9.30pm – A chance to see some of the moths here at Tyntesfield as dusk sets in.

And for the earlybirds amongst us, there’s the dawn chorus walk tomorrow morning at 4.30am. (Yes, a.m. We’re about to draw straws to see who covers that one…)

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The BioBlitz welcome team

Our welcome team: Becca, Becky, Tom, Claire and Bonnie

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The first footage is in and the team is currently digitising in preparation for the on-site edit.

Editing team

We’ll be back later with the finished film!

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The Bristol BioBlitz is a great day out, but it’s also a real scientific biodiversity survey. We caught up with the boffins from BRERC, who are coordinating the count, to find out how it works.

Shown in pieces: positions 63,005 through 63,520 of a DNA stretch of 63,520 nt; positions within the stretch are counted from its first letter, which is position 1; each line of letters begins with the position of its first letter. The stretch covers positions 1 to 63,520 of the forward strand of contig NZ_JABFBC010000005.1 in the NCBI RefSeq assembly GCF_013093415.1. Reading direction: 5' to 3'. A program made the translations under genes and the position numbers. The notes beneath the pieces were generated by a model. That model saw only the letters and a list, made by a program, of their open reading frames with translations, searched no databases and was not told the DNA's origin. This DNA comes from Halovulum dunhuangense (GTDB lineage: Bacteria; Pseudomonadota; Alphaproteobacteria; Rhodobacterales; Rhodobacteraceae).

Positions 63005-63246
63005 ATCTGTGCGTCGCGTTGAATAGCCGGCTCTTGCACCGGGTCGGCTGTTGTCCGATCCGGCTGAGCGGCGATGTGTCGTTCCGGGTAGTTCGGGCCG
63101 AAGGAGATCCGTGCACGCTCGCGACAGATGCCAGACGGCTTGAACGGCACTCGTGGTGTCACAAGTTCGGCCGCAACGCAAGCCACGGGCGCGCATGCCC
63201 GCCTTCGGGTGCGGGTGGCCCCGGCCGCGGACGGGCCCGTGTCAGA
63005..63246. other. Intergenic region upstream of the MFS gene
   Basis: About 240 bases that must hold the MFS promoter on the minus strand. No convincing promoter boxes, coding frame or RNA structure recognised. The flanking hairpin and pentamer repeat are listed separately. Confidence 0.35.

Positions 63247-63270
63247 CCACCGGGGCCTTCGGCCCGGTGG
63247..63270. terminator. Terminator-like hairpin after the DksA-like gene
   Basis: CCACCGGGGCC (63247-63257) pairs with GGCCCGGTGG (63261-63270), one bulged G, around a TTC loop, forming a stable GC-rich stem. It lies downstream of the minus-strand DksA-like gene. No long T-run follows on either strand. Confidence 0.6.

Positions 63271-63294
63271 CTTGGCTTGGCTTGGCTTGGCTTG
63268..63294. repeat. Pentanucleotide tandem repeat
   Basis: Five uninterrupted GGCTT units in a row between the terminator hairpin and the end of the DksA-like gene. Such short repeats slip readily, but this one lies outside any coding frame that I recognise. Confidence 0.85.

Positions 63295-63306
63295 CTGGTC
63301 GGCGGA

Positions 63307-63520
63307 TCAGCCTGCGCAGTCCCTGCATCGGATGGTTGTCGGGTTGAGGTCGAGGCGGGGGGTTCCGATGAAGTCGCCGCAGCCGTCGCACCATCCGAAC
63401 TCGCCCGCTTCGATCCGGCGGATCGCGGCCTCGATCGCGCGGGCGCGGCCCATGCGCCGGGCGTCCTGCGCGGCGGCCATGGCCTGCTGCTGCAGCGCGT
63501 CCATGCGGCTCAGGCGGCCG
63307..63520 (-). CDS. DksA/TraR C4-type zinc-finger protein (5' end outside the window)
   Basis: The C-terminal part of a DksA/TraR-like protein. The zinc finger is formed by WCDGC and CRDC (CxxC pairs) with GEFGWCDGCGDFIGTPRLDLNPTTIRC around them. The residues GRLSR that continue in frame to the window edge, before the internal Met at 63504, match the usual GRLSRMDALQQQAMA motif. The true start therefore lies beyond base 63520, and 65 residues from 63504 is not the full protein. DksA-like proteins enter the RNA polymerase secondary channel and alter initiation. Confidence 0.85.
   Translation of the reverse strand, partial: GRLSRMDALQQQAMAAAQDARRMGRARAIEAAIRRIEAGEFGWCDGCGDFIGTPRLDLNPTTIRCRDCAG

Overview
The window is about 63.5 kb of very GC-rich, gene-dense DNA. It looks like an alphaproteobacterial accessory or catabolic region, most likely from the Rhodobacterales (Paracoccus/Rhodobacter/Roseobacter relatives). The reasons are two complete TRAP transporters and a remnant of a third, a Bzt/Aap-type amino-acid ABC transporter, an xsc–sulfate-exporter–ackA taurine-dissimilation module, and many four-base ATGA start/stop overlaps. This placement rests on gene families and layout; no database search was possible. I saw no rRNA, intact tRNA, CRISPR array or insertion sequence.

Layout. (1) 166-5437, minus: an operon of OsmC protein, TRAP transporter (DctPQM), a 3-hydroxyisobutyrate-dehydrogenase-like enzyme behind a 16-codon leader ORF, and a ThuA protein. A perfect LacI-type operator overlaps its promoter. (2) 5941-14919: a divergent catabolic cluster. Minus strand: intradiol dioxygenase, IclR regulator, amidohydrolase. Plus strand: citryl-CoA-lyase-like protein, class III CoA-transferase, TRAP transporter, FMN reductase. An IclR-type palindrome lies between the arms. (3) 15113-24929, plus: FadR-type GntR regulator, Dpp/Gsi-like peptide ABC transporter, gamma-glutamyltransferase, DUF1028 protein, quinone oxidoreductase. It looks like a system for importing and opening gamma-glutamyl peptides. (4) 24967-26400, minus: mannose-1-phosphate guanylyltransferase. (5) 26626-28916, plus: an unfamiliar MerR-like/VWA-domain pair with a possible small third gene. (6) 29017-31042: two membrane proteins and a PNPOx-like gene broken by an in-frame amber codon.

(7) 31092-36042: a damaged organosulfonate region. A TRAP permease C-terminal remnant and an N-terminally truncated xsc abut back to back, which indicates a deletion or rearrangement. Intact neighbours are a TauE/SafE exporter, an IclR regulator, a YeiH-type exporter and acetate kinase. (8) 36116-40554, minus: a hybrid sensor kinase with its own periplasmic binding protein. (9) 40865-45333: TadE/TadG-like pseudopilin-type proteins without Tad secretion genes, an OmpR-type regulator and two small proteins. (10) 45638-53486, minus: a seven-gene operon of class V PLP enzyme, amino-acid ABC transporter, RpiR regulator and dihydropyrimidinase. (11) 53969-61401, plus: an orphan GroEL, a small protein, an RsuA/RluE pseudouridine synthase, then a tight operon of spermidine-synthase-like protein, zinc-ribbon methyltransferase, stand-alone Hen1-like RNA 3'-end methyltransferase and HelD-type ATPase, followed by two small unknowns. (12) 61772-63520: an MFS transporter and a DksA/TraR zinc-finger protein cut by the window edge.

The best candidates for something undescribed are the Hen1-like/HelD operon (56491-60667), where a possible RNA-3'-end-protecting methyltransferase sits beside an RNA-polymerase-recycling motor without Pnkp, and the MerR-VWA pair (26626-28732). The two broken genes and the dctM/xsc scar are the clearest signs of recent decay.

BRERC is the Bristol Regional Environmental Records Centre. They have twenty staff and volunteers at the event over the next day and a half, whose job is to make sure that the species data is collected accurately, to enter the data onto the master computer and to keep count of the species that we’ve identified.

The BRERC environmental records team in action

Our records team working tirelessly to keep the tally going

We have specially-designed survey forms for the BioBlitz, with maps of the Tyntesfield estate so that people can record not only what they have found, but where it is. This allows us to build up a picture of the species living and growing here, and to make the records available to everyone who is interested in the local flora, fauna and funghi.